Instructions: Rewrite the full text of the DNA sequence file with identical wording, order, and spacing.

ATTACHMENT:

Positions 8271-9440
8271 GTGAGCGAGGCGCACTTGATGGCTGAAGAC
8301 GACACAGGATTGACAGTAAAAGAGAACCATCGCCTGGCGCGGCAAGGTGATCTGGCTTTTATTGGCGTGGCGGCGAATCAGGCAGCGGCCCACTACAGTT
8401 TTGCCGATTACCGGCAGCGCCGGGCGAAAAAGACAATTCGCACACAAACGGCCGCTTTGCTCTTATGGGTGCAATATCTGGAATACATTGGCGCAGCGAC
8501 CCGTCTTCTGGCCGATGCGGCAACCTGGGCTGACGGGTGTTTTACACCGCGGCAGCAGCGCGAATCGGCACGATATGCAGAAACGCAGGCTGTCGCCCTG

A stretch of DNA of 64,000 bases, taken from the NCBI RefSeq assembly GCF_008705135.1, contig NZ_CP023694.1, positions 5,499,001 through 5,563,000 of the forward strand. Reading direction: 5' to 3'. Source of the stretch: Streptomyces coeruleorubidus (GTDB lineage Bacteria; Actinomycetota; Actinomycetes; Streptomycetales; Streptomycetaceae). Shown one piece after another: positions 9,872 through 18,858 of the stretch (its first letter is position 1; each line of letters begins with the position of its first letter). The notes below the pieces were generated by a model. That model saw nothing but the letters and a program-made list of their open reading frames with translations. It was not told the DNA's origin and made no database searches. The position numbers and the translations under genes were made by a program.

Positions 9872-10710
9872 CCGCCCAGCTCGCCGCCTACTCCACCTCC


Positions 8271-9440
8271 GTGAGCGAGGCGCACTTGATGGCTGAAGAC
8301 GACACAGGATTGACAGTAAAAGAGAACCATCGCCTGGCGCGGCAAGGTGATCTGGCTTTTATTGGCGTGGCGGCGAATCAGGCAGCGGCCCACTACAGTT
8401 TTGCCGATTACCGGCAGCGCCGGGCGAAAAAGACAATTCGCACACAAACGGCCGCTTTGCTCTTATGGGTGCAATATCTGGAATACATTGGCGCAGCGAC
8501 CCGTCTTCTGGCCGATGCGGCAACCTGGGCTGACGGGTGTTTTACACCGCGGCAGCAGCGCGAATCGGCACGATATGCAGAAACGCAGGCTGTCGCCCTG

A stretch of DNA of 64,000 bases, taken from the NCBI RefSeq assembly GCF_008705135.1, contig NZ_CP023694.1, positions 5,499,001 through 5,563,000 of the forward strand. Reading direction: 5' to 3'. Source of the stretch: Streptomyces coeruleorubidus (GTDB lineage Bacteria; Actinomycetota; Actinomycetes; Streptomycetales; Streptomycetaceae). Shown one piece after another: positions 9,872 through 18,858 of the stretch (its first letter is position 1; each line of letters begins with the position of its first letter). The notes below the pieces were generated by a model. That model saw nothing but the letters and a program-made list of their open reading frames with translations. It was not told the DNA's origin and made no database searches. The position numbers and the translations under genes were made by a program.

Positions 9872-10710
9872 CCGCCCAGCTCGCCGCCTACTCCACCTCC